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Conveners for Health and Equity in Six New York Communities: Community Convener Mandy Snay – Clinton County Health Department

By Phil Bors on April 12th, 2022


In 2015, Clinton County, NY, was one of six grantees to be part of the New York State Health Foundation’s (NYSHealth) Healthy Neighborhoods Initiative (HNI). In Clinton County, the initiative was led by Clinton County Health Department’s (CCHD) Health Planning & Promotion Division, directed by Mandy Snay and coordinated by Karen Derusha, Alexandra Mesick, Amanda Prenoveau, and Lisa Turner. The HNI was a new endeavor for the health department that sought to develop partnerships with town officials throughout the county and provide skill-building opportunities, education, and mini-grants for built-environment projects. Healthy Places by Design talked to Mandy about her experiences, here are highlights from our conversation.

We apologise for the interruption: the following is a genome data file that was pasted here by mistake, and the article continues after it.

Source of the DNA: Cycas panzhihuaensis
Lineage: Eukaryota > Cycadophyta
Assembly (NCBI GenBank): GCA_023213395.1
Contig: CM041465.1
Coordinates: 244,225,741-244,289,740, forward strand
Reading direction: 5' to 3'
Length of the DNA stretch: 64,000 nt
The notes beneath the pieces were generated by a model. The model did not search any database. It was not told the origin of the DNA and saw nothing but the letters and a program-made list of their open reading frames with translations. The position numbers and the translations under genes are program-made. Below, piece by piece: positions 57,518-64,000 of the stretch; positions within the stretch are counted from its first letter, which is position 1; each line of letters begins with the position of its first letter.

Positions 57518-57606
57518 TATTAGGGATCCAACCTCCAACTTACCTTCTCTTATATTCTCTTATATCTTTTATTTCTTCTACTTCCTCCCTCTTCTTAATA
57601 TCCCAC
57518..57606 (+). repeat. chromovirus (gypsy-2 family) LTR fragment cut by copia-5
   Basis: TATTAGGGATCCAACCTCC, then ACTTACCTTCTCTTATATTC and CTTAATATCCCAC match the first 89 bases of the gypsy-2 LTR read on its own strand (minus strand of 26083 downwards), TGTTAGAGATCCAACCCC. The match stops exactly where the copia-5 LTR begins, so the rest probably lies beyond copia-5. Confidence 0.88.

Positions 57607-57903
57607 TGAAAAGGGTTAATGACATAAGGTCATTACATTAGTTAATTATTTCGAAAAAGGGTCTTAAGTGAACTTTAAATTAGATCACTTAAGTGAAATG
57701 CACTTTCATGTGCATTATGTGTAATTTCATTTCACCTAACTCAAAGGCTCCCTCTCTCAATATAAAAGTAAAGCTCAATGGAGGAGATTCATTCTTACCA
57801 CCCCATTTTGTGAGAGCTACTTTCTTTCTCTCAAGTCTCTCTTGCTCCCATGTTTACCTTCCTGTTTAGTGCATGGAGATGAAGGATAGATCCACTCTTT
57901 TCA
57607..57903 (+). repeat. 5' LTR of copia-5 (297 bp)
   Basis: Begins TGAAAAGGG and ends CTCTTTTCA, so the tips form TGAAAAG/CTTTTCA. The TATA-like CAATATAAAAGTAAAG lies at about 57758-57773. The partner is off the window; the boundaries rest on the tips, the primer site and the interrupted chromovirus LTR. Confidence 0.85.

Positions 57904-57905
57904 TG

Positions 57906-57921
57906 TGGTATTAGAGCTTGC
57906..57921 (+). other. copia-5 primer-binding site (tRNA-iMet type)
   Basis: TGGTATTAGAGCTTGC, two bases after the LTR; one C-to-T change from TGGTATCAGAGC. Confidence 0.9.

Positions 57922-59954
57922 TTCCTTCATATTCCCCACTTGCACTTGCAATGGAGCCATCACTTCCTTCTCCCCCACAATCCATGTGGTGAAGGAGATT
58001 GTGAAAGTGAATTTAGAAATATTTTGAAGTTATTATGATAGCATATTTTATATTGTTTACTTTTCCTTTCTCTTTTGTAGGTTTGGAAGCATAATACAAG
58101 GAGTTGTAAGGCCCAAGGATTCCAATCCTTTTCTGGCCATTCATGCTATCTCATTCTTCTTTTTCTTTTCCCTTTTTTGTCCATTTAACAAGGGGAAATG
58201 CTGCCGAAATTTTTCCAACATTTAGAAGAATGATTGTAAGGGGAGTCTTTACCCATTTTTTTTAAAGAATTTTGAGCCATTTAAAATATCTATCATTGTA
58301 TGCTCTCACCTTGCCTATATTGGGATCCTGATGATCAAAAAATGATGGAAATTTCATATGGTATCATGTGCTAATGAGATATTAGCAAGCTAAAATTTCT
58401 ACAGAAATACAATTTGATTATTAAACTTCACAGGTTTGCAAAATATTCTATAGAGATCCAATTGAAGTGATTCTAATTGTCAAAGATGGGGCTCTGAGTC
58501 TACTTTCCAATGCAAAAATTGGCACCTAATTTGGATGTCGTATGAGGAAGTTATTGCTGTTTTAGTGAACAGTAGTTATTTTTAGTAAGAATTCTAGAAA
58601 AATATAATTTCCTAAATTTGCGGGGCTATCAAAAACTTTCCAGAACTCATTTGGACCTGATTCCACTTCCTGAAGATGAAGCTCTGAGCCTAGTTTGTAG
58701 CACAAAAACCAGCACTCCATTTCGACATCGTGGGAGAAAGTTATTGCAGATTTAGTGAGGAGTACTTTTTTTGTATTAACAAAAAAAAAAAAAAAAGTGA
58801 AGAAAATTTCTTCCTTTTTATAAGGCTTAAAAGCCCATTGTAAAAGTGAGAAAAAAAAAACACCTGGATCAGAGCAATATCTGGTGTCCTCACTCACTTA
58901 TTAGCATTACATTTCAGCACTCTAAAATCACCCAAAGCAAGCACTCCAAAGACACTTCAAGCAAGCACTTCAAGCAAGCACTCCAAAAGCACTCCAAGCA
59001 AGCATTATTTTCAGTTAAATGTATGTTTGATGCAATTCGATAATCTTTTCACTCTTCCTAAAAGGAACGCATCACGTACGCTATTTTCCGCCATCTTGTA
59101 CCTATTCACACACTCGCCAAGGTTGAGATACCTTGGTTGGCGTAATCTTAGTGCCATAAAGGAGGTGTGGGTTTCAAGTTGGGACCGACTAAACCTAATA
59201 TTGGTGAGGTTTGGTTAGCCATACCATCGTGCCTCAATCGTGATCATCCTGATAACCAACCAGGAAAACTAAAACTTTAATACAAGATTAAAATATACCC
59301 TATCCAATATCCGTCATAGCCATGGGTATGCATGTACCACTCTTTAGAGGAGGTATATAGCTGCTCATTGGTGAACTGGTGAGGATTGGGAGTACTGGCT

PB: What was your role in the HNI in Clinton County?

MS: My role changed some over time, from program implementation to oversight. I was responsible for staff supervision and provided guidance to our team about adjustments to plans and how best to meet goals.

What impact did your experience in the HNI have on you as a professional?

I can honestly say the connection to other people who understand this built-environment work and its impact on life-long health made an impression on me. One of our goals was to start building a local team that believed in that work, too. Even within our own department, our work is often misunderstood, so whenever we got together in HNI learning sessions or even virtual calls, it was just so motivating and reassuring to see and hear about the work that other coordinators were doing that was very similar to ours. It meant that we weren’t just these “misfits.” We are doing work that’s worth the time and resources to do. Sometimes, people within our own organization assume that our work is just for fun, or it’s silly, or it’s easy. It’s really not. It takes a different kind of health professional to do this work because you don’t see immediate results. It changed how we recruit and what we’re looking for in people. It’s important to find people who don’t need that instantaneous gratification.

What were your greatest challenges as a community convener?